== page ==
Bob Cole, who ended his life at a swiss clinic, is just one of 5,000 people a year to die in the UK as a result of asbestos-related disease, writes John Mullin
BOB Cole died yesterday. Around 2pm in a purpose-built flat on a Swiss industrial estate outside Zurich, he said goodbye to his friends, and went to sleep for the last time. He was 68, terminally ill, and was taking his life into his own hands, as around 30 Britons do each year at the Dignitas.
When it is finally all over, the death toll attributable to asbestos-related disease could hit ten million
His wife, Pam, was one of them. She was suffering from progressive supernuclear palsy, a fatal brain disease, and faced a terrible death. In February last year she died as Chris de Burgh’s Here is Your Paradise played at her bedside.
Bob, from Chester, chose the same song yesterday. His last act – witnessed by two close friends – was to press the button to release the barbiturates, connected via a drip in his arm.
Assisted dying is an enormously complex and highly controversial issue. The debate continues to rage, and no doubt you have your view.
But this piece is less about how Bob chose to die, and more about what really killed him. For he had a particularly deadly form of lung cancer called mesothelioma, and he got it, as all sufferers do, from exposure to asbestos, still present in buildings everywhere.
He was diagnosed just one month ago, and he was already on hefty doses of morphine and still doubled up in pain. No-one ever survives mesothelioma; they can’t cut out the cancer, and chemotherapy is ineffective.
I’ve seen it up close. More than 20 years ago, I visited a street in Clydebank, close to where my mother had grown up. Every second or third house, someone was suffering from – or had already succumbed to – lung cancer, asbestosis or mesothelioma. One had been a friend of my mum’s.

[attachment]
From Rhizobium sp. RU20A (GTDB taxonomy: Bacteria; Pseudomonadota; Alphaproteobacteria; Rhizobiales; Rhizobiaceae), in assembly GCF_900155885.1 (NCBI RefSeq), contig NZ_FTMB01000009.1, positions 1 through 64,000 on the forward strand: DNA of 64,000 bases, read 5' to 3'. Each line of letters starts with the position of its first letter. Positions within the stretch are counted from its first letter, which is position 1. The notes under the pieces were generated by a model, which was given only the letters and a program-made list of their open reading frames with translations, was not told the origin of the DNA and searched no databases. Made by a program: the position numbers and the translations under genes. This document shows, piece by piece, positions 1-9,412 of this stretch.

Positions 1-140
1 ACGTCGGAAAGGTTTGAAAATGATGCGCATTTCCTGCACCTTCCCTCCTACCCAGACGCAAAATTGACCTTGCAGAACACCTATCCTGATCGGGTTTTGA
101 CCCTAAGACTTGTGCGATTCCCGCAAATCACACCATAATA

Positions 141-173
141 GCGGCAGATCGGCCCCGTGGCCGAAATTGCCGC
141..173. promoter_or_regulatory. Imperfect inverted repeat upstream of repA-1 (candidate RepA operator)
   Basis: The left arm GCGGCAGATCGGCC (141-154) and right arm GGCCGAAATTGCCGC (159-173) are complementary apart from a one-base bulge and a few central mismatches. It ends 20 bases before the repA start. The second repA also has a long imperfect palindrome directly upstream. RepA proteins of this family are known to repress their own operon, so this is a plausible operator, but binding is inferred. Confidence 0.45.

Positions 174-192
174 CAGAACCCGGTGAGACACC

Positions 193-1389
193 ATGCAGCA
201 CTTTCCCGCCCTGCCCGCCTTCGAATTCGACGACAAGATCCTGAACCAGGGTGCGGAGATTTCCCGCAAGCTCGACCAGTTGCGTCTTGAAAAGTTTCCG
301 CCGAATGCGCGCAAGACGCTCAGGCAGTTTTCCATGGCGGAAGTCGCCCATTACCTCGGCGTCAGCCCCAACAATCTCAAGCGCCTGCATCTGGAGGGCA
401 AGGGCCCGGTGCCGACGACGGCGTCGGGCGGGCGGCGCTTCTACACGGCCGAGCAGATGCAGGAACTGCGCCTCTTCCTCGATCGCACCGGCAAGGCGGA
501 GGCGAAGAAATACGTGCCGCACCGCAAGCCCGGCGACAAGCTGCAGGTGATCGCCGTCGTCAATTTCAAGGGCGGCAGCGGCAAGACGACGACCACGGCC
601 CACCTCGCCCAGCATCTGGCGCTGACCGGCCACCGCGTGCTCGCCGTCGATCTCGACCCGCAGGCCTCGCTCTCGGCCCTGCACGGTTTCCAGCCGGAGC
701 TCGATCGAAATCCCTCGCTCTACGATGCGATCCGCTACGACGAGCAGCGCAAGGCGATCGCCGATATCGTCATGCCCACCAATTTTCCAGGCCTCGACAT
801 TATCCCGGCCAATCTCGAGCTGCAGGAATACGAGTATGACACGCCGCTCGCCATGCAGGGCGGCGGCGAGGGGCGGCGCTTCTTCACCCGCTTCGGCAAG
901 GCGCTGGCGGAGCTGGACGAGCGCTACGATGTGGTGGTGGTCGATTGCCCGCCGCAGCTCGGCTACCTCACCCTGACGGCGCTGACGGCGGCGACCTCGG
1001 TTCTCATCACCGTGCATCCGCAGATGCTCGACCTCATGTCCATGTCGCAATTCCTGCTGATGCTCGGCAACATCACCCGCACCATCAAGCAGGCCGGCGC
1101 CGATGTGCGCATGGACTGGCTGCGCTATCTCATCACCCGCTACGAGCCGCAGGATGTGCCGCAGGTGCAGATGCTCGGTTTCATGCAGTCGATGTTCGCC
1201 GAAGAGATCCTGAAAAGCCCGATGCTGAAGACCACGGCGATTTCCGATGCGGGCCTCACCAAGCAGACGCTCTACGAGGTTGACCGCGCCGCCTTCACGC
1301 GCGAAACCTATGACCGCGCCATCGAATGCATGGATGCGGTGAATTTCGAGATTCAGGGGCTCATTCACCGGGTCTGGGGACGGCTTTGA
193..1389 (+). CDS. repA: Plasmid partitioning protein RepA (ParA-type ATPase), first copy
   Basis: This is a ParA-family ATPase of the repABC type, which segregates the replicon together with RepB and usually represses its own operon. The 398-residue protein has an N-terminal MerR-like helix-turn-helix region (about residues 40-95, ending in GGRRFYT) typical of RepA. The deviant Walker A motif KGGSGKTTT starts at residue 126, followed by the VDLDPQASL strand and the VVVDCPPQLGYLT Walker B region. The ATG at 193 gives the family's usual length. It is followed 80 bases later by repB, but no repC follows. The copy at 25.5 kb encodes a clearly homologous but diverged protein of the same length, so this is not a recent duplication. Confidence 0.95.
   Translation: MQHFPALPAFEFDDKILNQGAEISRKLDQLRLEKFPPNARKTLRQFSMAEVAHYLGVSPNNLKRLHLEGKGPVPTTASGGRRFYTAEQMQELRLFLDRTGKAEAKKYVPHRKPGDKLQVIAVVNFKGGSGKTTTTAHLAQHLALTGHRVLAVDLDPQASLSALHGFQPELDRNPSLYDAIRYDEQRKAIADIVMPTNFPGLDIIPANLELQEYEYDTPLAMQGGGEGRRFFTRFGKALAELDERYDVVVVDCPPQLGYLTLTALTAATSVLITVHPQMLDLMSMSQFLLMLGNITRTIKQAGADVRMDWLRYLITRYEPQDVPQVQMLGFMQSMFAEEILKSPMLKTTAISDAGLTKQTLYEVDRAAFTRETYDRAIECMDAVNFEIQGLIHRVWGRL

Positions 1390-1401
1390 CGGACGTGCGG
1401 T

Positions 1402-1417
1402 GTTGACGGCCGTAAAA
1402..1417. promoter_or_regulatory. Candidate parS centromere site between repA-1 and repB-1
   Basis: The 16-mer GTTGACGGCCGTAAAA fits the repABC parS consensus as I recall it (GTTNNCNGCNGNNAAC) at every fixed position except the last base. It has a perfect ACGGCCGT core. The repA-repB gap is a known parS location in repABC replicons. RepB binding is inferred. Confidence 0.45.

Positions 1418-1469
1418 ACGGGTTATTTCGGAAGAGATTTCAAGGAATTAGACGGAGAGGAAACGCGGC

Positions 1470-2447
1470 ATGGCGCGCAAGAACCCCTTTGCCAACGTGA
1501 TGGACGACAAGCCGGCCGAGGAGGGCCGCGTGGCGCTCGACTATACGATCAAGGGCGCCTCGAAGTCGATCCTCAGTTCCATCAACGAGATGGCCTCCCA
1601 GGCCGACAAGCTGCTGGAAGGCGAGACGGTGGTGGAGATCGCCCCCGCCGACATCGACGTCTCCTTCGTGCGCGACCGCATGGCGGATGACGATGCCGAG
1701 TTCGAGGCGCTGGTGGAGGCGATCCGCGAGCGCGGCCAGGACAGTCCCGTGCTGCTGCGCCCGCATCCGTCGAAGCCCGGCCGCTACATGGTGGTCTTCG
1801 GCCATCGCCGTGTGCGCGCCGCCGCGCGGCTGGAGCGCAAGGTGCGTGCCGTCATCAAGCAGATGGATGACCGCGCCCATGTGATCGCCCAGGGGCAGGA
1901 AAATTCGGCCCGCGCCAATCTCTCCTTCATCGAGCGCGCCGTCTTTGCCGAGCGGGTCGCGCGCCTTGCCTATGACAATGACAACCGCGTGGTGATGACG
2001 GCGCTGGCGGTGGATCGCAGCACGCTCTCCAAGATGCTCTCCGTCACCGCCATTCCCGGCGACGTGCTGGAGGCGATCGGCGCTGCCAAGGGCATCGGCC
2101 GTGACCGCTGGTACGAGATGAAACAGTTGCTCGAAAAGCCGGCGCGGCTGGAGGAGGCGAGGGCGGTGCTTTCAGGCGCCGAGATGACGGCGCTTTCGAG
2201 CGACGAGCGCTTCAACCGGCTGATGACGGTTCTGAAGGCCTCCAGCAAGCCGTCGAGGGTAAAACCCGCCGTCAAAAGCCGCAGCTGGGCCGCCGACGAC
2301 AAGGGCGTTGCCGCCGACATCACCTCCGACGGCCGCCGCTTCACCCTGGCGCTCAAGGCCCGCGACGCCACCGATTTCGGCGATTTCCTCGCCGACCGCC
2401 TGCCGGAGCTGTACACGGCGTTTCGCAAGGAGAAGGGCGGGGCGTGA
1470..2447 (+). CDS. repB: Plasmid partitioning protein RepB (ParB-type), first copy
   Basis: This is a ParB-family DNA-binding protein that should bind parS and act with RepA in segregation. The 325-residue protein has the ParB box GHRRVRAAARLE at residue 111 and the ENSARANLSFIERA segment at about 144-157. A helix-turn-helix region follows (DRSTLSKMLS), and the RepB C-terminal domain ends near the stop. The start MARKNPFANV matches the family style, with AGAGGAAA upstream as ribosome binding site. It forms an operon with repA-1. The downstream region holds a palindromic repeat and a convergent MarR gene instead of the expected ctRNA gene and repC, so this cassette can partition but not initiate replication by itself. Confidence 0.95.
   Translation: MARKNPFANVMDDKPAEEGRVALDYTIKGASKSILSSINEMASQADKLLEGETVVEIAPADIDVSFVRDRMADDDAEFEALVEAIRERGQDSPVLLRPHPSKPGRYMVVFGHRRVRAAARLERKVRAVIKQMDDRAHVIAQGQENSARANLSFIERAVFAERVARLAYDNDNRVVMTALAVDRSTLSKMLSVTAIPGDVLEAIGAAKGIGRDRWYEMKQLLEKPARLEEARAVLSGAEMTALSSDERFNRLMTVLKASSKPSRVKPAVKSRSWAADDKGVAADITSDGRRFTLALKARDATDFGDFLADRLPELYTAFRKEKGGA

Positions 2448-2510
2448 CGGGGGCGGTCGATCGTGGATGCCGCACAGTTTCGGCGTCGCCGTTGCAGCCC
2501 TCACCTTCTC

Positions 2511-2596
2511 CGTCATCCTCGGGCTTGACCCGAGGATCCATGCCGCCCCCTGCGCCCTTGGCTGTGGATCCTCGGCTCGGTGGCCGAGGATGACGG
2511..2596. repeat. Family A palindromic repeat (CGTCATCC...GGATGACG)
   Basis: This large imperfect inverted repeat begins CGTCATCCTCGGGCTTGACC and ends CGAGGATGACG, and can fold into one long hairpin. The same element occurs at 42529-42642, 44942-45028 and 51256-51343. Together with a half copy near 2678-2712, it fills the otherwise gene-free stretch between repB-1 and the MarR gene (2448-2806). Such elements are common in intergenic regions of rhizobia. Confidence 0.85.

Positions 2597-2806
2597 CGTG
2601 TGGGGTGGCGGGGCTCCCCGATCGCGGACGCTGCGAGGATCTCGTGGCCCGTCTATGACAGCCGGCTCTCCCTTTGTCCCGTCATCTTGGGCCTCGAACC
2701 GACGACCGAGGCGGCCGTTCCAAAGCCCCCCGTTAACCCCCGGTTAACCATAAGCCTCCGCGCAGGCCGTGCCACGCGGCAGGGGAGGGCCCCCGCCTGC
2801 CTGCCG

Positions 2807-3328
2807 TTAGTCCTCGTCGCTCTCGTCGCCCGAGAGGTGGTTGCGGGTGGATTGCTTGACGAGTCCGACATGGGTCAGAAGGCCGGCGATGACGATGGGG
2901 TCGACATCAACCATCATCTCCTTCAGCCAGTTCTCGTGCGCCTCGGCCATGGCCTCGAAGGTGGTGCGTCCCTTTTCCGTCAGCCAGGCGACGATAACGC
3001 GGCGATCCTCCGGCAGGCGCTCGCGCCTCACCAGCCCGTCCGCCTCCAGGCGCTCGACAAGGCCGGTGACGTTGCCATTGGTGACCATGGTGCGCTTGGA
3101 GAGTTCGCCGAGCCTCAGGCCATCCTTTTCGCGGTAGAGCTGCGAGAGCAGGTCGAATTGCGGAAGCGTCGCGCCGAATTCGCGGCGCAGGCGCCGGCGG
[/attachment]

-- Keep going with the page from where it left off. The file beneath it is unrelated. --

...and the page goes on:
I was ushered to the bedside of a shrunken husk of a man. Tommy Allan had weighed 13 stone, and was now down to just eight. He opened his pyjama top to show me a sunken chest studded with ugly lumps. His voice a rasping whisper, every breath a battle even to witness, he told me to touch them.
I remember fearing his yellowing skin was so fragile – like crepe paper – that it might tear. I expected those many lumps to be soft, but they were rock hard, and I thought of knitting needles sticking out from the inside. This then was mesothelioma. He died two days later.
He had worked in shipbuilding when the Clyde led the world. So did most of the men in the street. Asbestos, with its remarkable insulating qualities, was a key material as it was then in virtually every facet of industry and building work. It was even used in hair-dryers.
There were no safety procedures towards asbestos in the yards: the men worked without masks. They even had mock snowball fights with it. The wives were exposed when they shook out and washed their husbands’ overalls. And the kids? Even running to meet their dad returning from work could do it: astonishingly, a single exposure is enough. Asbestos-related disease is one of the biggest scandals of British industrial life. Companies were reckless in their procedures: criminal, you might say. And, throughout, insurers have fought successive desperate rearguard actions to avoid and stem the number and size of pay-outs.